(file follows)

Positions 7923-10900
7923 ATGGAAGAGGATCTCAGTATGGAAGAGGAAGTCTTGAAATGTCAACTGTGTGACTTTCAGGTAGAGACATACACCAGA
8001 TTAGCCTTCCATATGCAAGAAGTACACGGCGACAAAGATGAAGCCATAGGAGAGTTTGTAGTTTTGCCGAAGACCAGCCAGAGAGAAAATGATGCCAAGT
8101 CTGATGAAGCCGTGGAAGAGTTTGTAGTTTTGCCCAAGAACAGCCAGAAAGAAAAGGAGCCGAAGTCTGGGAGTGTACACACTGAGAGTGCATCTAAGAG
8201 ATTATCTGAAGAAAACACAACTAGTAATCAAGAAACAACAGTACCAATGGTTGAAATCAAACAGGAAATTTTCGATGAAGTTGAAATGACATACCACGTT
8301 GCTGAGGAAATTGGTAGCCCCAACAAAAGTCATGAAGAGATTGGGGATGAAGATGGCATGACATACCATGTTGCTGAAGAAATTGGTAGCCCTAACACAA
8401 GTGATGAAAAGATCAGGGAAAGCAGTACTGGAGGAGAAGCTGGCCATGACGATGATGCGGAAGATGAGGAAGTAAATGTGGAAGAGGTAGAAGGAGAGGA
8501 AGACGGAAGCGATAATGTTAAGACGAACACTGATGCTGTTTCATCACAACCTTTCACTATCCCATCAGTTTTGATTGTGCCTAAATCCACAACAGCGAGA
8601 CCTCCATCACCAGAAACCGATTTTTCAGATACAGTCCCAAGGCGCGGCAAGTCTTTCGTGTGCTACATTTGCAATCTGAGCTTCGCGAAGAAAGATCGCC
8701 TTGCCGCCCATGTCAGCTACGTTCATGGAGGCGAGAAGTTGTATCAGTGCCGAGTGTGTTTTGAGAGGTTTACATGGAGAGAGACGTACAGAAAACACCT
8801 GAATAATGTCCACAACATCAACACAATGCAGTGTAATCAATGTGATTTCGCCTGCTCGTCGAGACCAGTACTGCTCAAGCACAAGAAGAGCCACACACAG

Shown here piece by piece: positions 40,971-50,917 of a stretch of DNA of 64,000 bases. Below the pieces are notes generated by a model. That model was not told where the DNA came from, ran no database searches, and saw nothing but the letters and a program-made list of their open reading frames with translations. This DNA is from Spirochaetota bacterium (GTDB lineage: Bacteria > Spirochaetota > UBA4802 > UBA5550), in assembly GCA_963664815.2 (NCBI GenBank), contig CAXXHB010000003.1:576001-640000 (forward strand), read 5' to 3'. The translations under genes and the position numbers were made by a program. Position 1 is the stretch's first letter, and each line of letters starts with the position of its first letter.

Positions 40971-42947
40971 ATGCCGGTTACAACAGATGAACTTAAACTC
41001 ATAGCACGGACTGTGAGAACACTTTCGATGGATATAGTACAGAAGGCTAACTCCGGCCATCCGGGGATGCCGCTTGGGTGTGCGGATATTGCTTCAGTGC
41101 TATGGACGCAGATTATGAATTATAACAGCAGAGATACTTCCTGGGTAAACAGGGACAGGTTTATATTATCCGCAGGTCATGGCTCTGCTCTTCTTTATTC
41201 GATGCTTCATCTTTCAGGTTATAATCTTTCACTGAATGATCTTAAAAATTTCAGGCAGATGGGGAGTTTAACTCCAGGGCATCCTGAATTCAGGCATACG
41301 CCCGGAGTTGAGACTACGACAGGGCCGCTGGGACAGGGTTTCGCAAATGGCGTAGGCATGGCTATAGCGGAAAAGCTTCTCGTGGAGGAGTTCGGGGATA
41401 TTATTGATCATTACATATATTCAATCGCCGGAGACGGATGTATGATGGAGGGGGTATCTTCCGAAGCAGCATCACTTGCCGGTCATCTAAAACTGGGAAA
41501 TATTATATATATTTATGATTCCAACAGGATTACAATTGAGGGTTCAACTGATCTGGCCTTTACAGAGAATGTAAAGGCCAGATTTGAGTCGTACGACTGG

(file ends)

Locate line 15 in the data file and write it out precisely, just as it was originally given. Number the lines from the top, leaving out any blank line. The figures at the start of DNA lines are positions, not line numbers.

41001 ATAGCACGGACTGTGAGAACACTTTCGATGGATATAGTACAGAAGGCTAACTCCGGCCATCCGGGGATGCCGCTTGGGTGTGCGGATATTGCTTCAGTGC